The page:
Writing copy for your PPC ads is not an easy task. You have to deal with limited word count and restricted ad space. Not to mention all the work you have to put in to differentiate yourself from ten other advertisers you’re sharing ad space with.
Talk about pressure, right?
So, how do you do it?
One key point of creating compelling copy is understanding why consumers think and act the way they do. When you understand the psychology behind the way your prospects think, you can help them pick even better.
To help you get started, here are five psychological tricks to jazz up your PPC ad copy.
1. Use Emotions to Trigger Response
Most people believe that the decisions they take are the result of careful, rational analysis. In reality, however, people’s decisions are largely driven by emotions. They decide first based on what they feel, and justify their decision later through logic and reasoning.
To get prospects to click on your PPC ads, you need to establish an emotional connection with them. Identify your customers’ desires, passions, interests, friends and enemies. Then take your brand and look for ways it is related to your customers’ profile.
2. Exploit the Fear of Missing Out
Bizarre as it may sound, FOMO – or Fear of Missing Out – is a very real emotion. Countless people are afraid that somewhere, someone is having more fun and more rewarding experiences than them. The good news is that you can use FOMO to your advantage.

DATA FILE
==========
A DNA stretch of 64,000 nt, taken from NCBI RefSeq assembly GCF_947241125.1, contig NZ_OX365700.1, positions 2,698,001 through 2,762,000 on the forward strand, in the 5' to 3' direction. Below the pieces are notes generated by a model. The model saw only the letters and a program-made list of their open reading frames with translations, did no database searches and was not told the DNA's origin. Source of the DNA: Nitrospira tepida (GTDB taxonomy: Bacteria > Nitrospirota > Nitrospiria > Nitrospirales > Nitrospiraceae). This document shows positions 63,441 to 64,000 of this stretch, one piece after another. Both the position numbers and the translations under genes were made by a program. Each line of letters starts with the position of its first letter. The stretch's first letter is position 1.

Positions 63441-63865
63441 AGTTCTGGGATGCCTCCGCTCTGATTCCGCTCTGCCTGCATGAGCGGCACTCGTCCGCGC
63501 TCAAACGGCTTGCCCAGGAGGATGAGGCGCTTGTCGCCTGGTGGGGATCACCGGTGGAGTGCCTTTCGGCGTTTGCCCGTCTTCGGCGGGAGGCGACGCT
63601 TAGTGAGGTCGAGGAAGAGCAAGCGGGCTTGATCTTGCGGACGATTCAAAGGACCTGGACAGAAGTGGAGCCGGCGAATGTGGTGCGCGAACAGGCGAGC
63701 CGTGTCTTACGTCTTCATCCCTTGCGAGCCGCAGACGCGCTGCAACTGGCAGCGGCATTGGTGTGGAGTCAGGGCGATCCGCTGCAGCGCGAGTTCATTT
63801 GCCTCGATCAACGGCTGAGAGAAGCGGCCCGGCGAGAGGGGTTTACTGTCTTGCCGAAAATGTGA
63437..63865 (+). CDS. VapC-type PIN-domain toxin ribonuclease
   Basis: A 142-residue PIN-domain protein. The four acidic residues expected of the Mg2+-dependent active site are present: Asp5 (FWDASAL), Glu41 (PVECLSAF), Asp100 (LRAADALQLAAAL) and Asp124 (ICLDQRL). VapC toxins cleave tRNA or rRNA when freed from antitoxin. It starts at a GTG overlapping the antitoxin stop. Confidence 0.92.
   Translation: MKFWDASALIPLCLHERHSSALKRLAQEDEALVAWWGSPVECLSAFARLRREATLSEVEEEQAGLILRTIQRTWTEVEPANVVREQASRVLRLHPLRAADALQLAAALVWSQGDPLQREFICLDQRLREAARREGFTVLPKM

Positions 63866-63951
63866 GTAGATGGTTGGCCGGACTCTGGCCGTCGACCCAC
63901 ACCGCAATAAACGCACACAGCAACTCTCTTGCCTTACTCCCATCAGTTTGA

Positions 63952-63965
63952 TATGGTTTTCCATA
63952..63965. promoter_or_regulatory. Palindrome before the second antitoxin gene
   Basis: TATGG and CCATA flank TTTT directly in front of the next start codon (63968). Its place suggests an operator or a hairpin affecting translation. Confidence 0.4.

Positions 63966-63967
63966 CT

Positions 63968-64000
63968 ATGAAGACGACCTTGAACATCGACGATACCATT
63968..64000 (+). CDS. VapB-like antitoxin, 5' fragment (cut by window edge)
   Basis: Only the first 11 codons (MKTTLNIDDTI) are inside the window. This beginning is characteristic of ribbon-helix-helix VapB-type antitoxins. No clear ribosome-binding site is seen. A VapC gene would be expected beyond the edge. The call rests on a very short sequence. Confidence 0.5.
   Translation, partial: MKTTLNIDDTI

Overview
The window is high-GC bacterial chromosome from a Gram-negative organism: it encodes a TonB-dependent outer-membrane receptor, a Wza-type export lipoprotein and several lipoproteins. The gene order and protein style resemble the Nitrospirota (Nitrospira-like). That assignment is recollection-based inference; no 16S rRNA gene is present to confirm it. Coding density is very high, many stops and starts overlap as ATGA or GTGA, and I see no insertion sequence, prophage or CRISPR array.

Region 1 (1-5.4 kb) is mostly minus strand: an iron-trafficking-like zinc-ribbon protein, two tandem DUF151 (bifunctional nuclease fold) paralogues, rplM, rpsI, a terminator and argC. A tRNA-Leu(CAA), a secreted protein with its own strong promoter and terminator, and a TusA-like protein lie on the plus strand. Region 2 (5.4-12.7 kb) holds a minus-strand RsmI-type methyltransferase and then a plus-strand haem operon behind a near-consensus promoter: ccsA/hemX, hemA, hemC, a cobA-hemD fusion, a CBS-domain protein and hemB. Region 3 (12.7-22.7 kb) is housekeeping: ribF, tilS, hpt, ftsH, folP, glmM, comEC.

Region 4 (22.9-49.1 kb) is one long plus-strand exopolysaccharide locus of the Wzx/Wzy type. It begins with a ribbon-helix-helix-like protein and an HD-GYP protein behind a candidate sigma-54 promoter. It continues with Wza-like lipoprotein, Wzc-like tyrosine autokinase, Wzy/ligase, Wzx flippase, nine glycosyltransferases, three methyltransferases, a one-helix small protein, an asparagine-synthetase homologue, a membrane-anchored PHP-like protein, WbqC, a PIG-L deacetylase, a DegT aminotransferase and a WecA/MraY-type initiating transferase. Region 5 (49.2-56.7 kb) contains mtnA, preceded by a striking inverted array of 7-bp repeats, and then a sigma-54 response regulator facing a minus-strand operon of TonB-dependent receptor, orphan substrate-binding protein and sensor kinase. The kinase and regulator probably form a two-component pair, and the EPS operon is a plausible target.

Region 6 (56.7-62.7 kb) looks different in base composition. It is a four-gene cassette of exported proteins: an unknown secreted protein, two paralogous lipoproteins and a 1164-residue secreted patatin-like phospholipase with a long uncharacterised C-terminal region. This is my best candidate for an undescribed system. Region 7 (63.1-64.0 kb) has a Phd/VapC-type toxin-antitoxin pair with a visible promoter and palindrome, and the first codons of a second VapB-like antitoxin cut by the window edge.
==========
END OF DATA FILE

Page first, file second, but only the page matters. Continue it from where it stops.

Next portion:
Write your headlines so that it feels to your customers like a loss if they don’t click them. Make them believe that not taking action will be a loss for them. Instill a sense of urgency in your content by using time-sensitive words.
Here are some examples:
- 30% Off Blenders. Sale ends in 2 hours. Ships free in the US. Shop Now!
- Free Download – First 100 Subscribers Only!
- Only Three Seats Left. Buy a Ticket Now!
3. Use Anchoring
Ever wondered why it’s almost impossible to resist a sale? Or why do you continue to return to the same Chinese restaurant to get the $2 noodles?
Most of the times, the reason is anchoring. Anchoring is a cognitive bias that describes people’s tendency to rely on the first piece of information they get.
So, instead of letting people find the anchor themselves, show it to them. Mention the original price of the product, and then show the sale price right next to it.
4. Use Negative Superlatives
Positive superlatives like “best”, “greatest”, “and smarter” can increase the effectiveness of your PPC ad. But, as it turns out, negative superlatives like “worst”, “awful”, “terrible” can be even more powerful than positive ones.
After studying 65,000 titles and comparing positive superlative headlines, negative superlative headlines, and no superlative headlines, Outbrain found that negative words performed 63% better than positive ones.
5. Audience Referencing
Imagine you just bought your first cookbook. Excited, you try one recipe and cook your first batch of cookies. They were OK, but not too impressive. Later that day, you come across the following headline:
“For people who are almost (but not quite) satisfied with their cooking – and can’t figure out what’s missing.”
Don’t you feel like it’s talking directly to you?
That’s audience referencing at its finest.
When you reference your audience in your PPC ad headline, your prospects will instantly feel known and named. By using the word “you”, you are involving your audience directly with your headline, increasing the chances of getting them to click and convert.
With so many of your competitors worrying about things like keywords, demographics and metrics, you now have the ammunition to make your PPC ads really stand out.
That is if you start tweaking your copy today.